The Rice University Police Department is planning to begin a test run of security cameras at Lovett College and is set to fully implement a campus-wide security camera initiative as early as this winter.

Lovett College President Rahul Kothari attributed Lovett’s decision to quicken the process of implementing the cameras to rising concerns related to exposure to Main Street and construction. Kothari clarified that students had requested for the camera installation to be moved to an earlier date, validated and further supported by a favorable vote at Central Committee, Lovett’s student government organization.

“Many students felt that the presence of cameras would increase safety at the college and help RUPD in catching and putting away trespassers,” Kothari, a senior, said.

Lovett is located on the outskirts of Rice and is closest in proximity to the city of Houston at-large. the parking garage construction blocking off a large portion of campus along Main Street, traffic into that side of Rice is funneled through Entrance 3, adjacent to Lovett. As a result, there have been multiple incidents of non-Rice affiliated people entering the premises, which has been an area of concern to many students.

“Colleges and universities have increasingly embraced the use of electronic security systems and security technology to enhance campus safety,” RUPD Chief Johnny Whitehead said. “These systems, when properly integrated into a comprehensive physical security program, can effectively strengthen protection by supplementing police, security personnel and others in the security role. This past April, security cameras helped police identify the man who killed a student at the University of Texas, Austin.”

Resolution 2, “Student Feedback on the Policy for Implementation of Security Cameras on Campus,” which details this newly introduced security policy, is awaiting a vote in the Student Association Senate in two weeks. According to Whitehead, RUPD postponed implementation so that the SA could review the plan and offer feedback; RUPD then received a request from the Lovett leadership to consider launching the pilot project in their college while the SA continued to discuss the issue.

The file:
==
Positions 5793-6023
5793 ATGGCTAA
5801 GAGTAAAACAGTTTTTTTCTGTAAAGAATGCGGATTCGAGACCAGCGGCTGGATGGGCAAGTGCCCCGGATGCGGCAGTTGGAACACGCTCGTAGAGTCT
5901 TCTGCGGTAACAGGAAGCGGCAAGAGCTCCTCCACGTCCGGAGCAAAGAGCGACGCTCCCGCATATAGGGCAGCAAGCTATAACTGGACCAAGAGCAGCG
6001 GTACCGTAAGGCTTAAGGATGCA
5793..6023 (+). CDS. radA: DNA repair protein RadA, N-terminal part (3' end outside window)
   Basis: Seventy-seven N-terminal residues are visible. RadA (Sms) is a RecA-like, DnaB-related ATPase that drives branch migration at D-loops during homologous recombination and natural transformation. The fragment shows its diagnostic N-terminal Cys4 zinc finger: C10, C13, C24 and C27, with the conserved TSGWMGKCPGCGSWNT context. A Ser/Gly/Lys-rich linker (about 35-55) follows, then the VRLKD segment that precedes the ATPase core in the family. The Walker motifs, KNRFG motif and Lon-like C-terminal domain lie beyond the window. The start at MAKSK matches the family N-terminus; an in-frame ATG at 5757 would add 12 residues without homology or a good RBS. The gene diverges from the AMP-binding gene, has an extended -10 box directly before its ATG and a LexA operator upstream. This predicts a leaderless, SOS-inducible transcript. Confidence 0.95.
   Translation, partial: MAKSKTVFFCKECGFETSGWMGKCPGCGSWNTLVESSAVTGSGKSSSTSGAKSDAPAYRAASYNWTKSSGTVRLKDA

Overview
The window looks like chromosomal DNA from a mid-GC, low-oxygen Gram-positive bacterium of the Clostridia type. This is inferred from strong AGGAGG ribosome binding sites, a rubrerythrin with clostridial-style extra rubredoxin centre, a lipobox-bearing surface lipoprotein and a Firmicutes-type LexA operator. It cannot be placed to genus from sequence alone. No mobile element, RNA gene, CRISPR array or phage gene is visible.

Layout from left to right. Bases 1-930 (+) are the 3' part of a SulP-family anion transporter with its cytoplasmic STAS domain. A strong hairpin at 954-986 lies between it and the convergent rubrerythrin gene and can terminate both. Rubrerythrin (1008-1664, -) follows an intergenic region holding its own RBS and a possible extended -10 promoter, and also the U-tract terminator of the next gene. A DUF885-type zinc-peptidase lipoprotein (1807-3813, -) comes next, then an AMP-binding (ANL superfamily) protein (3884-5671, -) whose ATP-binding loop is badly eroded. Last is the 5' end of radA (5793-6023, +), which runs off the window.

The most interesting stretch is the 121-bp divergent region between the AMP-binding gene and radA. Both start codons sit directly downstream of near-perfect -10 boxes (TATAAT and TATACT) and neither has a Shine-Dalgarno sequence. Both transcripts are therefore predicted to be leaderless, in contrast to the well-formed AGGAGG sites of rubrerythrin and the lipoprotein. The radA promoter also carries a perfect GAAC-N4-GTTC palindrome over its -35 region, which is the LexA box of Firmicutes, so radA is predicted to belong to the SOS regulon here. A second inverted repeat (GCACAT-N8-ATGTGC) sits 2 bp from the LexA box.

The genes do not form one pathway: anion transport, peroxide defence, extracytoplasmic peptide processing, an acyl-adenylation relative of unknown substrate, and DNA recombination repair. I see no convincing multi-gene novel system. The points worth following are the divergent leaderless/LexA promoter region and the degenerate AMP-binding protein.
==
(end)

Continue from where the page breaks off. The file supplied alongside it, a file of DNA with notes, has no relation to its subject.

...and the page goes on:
In interviews, some students have voiced concerns about the cameras, raising issues including privacy violations, a lack of awareness regarding who views the footage, what the footage may be used for and a general loss of Rice’s cultural sovereignty. Though questions of where the security cameras are needed and in what circumstances they should be utilized persist, others support the plan.

“[Kothari] is making sure at Central Committee meetings that everybody has a say in how [security cameras] will be implemented,” Lovett freshman Mira Dani said. “In general, it will just help everyone feel safer, obviously, and be safer. He is making a really active effort in making sure everybody’s concerns are dealt with. I have not heard of anyone yet having an issue with privacy because [RUPD] showed us the diagrams of how they want to put the cameras, and we can figure out from there what additional concerns we have.”

“The security cameras were a necessary precaution considering the scares [Lovett] recently had with people coming inside behind students when they open the door,” Lovett New Student Representative Rose Kantorczyk said. “It was really important for all of CC and all of Lovett in getting student input and making sure that no one felt the cameras were there to catch them drinking and such.”

Recently, cameras established at Lovett’s extension building have been removed due to student concerns of privacy and inutility, which Kantorczyk said was an example of Rice authorities valuing student input. According to Kothari, RUPD worked closely with Lovett’s student leadership and the Central Committee to choose appropriate locations for the cameras.

“Members of RUPD, Housing and Dining, [Information Technology] and the Lovett College leadership toured Lovett College and came up with camera locations,” Whitehead said. “We found this approach effective and plan to use it with other colleges. We are waiting for the design work and cost estimates to move forward.”

In particular, there has been an effort to strike a balance between security and privacy. Whitehead clarified that RUPD will not be constantly monitoring the security cameras, with their only goals being to maximize safety and solve any crimes that take place.

“We were happy to see how much respect [RUPD] had for student privacy throughout this process,” Kothari said.

This article was edited to clarify that the implementation of security cameras at Lovett has not yet begun. The headline was also edited; in its original version, it incorrectly asserted that RUPD is beginning the camera pilot now.